Abrams was assistant secretary of state for human rights and humanitarian affairs during all of this. In a July 1982 certification hearing before the Senate Foreign Relations Committee, Abrams downplayed the El Mozote massacre, describing it as “an incident which is at least being significantly misused, at the very best, by the [leftist] guerrillas.”
In the early 1980s, the Guatemalan government launched a campaign of mass slaughter against the country’s indigenous Maya population, whom the government believed were supporting anti-government guerrilla fighters. In a years-long operation known as “Operation Sophia,” the Guatemalan military killed tens of thousands of Maya civilians in what is now widely considered to be a genocide.
In 1983, as the genocide was taking place, Abrams went on an American TV news show to defend the Reagan administration’s new policy: ending the arms embargo on sales to the Guatemalan government. “The amount of killing of innocent civilians is being reduced step by step,” he said. “We think that kind of progress needs to be rewarded and encouraged.”
Congress had passed a series of acts, collectively known as the Boland Amendment, explicitly intended to prevent the Reagan administration from further interfering in Nicaragua. So rather than abide by the law, Reagan simply figured out a way to go around Congress and fund the Contras anyway, just in secret.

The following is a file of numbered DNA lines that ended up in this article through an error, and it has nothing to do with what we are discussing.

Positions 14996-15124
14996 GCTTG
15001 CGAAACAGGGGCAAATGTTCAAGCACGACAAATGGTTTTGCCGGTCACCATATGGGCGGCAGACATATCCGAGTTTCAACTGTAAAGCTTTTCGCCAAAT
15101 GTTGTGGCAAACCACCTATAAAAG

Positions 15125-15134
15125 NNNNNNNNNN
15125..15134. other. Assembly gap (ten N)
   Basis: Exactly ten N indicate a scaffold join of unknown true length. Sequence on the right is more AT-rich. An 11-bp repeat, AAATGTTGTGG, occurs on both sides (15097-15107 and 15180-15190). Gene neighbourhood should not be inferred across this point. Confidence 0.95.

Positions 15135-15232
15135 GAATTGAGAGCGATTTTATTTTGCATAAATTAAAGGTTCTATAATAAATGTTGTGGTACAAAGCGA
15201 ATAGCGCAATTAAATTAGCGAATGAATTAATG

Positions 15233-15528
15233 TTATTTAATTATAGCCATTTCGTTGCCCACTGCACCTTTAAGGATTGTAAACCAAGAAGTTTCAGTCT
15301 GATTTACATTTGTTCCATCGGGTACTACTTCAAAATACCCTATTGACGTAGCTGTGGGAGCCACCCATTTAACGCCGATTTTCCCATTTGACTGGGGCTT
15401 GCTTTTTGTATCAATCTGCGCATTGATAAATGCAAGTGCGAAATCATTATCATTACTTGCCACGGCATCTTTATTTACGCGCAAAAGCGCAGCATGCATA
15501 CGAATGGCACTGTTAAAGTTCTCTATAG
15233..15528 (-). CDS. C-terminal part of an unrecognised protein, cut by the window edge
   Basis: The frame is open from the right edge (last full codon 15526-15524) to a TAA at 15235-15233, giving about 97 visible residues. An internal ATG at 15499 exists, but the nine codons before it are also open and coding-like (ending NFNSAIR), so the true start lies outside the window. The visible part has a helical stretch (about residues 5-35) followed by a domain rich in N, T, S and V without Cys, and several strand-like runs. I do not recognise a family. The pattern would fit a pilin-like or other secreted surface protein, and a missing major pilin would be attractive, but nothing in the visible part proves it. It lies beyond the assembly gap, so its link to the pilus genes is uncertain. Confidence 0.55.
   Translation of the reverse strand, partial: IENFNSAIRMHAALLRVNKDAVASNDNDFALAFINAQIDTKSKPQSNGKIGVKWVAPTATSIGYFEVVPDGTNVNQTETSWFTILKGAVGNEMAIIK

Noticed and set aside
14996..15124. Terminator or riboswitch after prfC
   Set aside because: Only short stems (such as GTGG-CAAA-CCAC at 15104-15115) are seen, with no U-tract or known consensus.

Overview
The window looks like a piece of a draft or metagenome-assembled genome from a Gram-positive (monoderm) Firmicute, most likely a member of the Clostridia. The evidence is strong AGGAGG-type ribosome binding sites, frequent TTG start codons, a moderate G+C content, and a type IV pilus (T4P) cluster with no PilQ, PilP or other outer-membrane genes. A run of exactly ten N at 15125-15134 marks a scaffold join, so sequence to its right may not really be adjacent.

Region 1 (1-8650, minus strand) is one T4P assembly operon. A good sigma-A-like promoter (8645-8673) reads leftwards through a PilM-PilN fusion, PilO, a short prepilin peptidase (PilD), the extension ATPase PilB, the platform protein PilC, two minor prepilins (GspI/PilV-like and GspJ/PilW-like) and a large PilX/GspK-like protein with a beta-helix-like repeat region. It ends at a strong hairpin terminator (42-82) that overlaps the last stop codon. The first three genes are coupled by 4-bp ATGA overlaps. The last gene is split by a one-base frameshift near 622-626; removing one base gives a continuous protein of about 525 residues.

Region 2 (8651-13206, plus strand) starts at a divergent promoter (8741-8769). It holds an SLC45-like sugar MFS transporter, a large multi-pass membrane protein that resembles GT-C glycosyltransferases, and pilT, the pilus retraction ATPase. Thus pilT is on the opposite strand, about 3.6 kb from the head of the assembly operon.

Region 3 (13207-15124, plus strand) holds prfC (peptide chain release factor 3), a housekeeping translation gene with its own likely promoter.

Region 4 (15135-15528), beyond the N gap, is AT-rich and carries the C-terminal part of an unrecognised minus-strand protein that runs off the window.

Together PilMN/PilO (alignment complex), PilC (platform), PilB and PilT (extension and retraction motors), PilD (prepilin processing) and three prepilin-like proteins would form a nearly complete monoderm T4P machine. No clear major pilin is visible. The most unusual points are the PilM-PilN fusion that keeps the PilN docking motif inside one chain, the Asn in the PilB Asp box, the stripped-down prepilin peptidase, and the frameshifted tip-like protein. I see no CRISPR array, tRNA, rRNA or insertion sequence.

Abrams supported the policy, and participated in covering up the arrangement from Congress. In the investigation that was launched after the whole affair was exposed, Abrams pleaded guilty to criminal charges for his role in misleading Congress, for which he was later pardoned.
All of the above is context for concerns that Abrams is a terrible choice for the Venezuela policy, if anything because his reputation precedes him and taints every action the US government engages in when viewed from Latin America. This is especially true because to my knowledge Abrams has never been especially reflective nor apologetic about his past, at least not in public.
It was also the backdrop for this (the aforementioned testimony in the House):